All Forum Posts

A Note from the Editors

June 18, 2020 // 0 Comments

We have all been rocked by the murder of George Floyd. Transformational change to policing in cities throughout the world has been demanded for decades, but the racism, excessive force, and unaccountable behavior have persisted alongside discriminatory practices in other areas of urban life - work, housing, health, education - that have long denied life and livelihoods to Black and Indigenous people of color. This time must be different. As we know better than most, truly transformational change is not achieved without a real understanding of the problem or potential solutions. Our community of urban scholars has long been engaged in the work needed to make clear how these issues harm our society, and most especially people of color. From time to time, we will highlight research from UAR to help your efforts to push our knowledge forward and make this time different. Read More

Culture Wars and City Politics, Revisited: Local Councils and the Australia Day Controversy

August 5, 2020 // 0 Comments

By Rachel Busbridge (Australian Catholic University) and Mark Chou (Australian Catholic University) | The so-called ‘culture wars’ – conflicts between progressives and conservatives over morality, values and identity – are often considered purely national in scope. When James Davison Hunter first popularized the concept in the early 1990s, he had in mind a clear vision of an all-encompassing conflict between the forces of orthodoxy and progressivism over the ‘meaning of America’. Yet the fiercest manifestations of culture war conflicts very often occur in localities, turning ostensibly national debates into issues that cities and towns have to deal with. Indeed, recent events – the murder of George Floyd, Black Lives Matter protests, the COVID-19 pandemic – have only served to underscore the increasingly localized dimensions of culture war skirmishes and the challenges they present for local and municipal governance. Read More

Characterizing the Non-linear Relationship Between Capacity and Collaboration in Urban Energy and Climate Initiatives

July 21, 2020 // 0 Comments

By Rachel M. Krause (University of Kansas), Christopher V. Hawkins (University of Central Florida), and Angela Y. S. Park (Kansas State University) | In the wake of the United States’ initiation of its formal withdrawal from the Paris Climate Agreement, the continued commitment of city governments is serving, for some, as a beacon of hope. However, although there are many examples of cities achieving significant reductions in their greenhouse gas emissions, individual local governments cannot generate the necessary scale of changes alone. The emphasis that both scholarly and practitioner-focused studies place on understanding the dynamics that facilitate successful inter-jurisdictional and inter-organizational collaborations around local climate and energy objectives reflect this recognition. Read More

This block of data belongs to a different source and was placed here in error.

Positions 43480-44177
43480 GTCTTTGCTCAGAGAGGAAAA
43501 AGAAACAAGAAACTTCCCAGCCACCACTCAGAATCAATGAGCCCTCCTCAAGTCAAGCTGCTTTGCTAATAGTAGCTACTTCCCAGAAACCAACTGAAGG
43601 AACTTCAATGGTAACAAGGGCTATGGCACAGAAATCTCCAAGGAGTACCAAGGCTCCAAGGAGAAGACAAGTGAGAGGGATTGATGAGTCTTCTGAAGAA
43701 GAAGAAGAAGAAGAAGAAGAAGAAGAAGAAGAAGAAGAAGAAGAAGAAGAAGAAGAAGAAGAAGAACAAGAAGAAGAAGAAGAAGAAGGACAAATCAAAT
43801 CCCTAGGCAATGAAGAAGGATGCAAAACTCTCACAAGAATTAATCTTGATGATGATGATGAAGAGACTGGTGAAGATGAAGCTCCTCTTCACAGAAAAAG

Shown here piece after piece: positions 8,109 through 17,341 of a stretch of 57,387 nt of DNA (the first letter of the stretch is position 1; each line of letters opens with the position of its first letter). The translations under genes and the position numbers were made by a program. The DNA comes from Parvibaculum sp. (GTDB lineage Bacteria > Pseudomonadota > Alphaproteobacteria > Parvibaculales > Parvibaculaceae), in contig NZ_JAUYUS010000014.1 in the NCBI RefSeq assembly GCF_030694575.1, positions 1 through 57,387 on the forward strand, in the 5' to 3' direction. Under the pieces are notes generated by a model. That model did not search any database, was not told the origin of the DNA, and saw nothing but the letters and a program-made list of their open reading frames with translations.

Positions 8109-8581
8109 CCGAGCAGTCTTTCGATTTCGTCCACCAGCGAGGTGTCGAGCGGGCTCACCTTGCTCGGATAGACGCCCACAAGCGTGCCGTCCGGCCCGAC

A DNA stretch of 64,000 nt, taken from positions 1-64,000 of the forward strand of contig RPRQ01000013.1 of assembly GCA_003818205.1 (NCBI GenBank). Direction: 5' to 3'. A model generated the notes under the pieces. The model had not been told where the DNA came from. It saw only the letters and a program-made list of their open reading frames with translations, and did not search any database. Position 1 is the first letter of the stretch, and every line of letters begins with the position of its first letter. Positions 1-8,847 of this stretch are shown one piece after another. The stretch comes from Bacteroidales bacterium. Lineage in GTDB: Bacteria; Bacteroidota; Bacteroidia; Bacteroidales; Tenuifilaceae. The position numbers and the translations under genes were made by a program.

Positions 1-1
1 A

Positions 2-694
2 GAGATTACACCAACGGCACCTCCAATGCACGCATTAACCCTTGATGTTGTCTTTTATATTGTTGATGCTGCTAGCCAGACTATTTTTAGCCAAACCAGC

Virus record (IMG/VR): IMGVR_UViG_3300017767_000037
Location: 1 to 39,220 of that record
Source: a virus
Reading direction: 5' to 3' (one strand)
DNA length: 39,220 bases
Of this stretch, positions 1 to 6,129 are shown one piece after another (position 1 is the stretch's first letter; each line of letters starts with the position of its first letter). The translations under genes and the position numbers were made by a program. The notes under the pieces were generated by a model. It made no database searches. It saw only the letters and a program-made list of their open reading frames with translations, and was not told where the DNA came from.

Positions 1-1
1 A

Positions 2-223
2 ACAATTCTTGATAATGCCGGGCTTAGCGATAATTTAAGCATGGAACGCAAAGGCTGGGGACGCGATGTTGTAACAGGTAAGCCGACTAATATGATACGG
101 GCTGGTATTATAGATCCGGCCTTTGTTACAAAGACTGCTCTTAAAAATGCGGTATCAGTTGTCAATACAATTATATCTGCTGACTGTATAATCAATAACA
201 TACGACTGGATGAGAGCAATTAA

New Journal Impact Scores Out Now

July 6, 2020 // 0 Comments

We are pleased to announce that our two-year Journal Impact Factor score has increased to 2.192 and our five-year impact score increased to 2.551. This is the fourth consecutive year our scores have increased and these are our best numbers yet. Thank you to everyone who supports UAR as an author, reviewer, or reader! Read More

Exploitative Revenues, Law Enforcement, and the Quality of Government Service

June 23, 2020 // 0 Comments

By Rebecca Goldstein (Harvard University), Michael W. Sances (University of Memphis), and Hye Young You (New York University) | One aspect of recent criticism of police departments has been centered on the aggressive imposition and collection of fees, fines, and civilly forfeited assets. The Department of Justice’s (DOJ) investigation of the Ferguson, Missouri police department, for example, revealed that a key driver of the behavior of the Ferguson police was the desire to generate municipal revenue by issuing traffic tickets and imposing fees. More broadly, a growing body of evidence indicates that local police departments are being used to provide revenue for municipalities by imposing and collecting fees, fines, and asset forfeitures: Census of Governments data from 2012 shows that about 80 percent of American cities with law enforcement institutions derive at least some revenue from fees, fines, and asset forfeitures, with about 6 percent of cities collecting more than 10 percent of their revenues from fines in 2012 (Sances and You 2017). Are the police engaged in this fee and fine collection at the expense of other important activities? Read More